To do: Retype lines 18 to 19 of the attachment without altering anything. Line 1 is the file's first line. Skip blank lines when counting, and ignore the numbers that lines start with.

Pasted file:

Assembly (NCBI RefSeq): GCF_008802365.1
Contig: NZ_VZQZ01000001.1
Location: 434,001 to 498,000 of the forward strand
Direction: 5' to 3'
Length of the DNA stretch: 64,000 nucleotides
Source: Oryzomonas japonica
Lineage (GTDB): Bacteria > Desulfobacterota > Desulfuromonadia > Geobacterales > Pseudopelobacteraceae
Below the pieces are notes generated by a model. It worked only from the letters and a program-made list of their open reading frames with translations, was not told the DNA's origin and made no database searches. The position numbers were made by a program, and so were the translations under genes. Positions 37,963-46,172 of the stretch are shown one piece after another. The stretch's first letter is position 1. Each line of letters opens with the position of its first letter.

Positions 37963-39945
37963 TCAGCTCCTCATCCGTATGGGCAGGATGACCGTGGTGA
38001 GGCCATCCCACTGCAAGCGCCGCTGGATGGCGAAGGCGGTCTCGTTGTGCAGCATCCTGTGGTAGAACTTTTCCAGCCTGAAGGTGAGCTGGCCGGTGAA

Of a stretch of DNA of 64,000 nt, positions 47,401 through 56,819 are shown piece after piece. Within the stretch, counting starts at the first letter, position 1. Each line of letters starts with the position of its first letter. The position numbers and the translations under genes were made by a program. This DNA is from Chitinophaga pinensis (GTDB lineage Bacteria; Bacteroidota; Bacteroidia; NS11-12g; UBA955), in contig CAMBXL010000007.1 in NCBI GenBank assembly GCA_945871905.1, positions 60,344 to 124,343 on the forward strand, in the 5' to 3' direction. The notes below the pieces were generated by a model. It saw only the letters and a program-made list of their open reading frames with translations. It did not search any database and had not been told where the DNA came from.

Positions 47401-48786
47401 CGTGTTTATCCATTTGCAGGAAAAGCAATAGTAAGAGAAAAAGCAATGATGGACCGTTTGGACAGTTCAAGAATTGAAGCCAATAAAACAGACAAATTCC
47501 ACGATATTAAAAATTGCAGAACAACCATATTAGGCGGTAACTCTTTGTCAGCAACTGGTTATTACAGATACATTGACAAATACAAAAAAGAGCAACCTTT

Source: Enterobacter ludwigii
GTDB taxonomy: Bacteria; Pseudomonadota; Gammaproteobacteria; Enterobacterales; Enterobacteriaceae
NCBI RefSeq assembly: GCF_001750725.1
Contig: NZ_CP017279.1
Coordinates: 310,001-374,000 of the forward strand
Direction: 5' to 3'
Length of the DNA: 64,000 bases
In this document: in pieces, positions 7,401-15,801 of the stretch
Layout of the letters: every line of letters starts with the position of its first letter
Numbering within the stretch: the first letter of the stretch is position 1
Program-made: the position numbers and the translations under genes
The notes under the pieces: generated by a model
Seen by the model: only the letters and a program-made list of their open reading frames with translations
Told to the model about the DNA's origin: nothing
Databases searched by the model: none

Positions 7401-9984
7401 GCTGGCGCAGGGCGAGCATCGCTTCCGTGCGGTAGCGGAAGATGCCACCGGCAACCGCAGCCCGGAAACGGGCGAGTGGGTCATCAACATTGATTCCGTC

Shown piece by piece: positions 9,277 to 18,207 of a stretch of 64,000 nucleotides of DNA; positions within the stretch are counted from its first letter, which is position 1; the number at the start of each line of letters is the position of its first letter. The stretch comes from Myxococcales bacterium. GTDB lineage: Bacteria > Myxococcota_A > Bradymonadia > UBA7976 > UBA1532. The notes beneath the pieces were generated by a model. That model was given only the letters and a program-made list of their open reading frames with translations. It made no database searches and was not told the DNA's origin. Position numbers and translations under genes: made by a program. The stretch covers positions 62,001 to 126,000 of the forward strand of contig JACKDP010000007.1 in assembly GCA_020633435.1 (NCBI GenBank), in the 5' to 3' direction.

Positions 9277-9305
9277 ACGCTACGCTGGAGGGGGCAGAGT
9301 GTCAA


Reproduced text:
NCBI RefSeq assembly: GCF_001750725.1
Contig: NZ_CP017279.1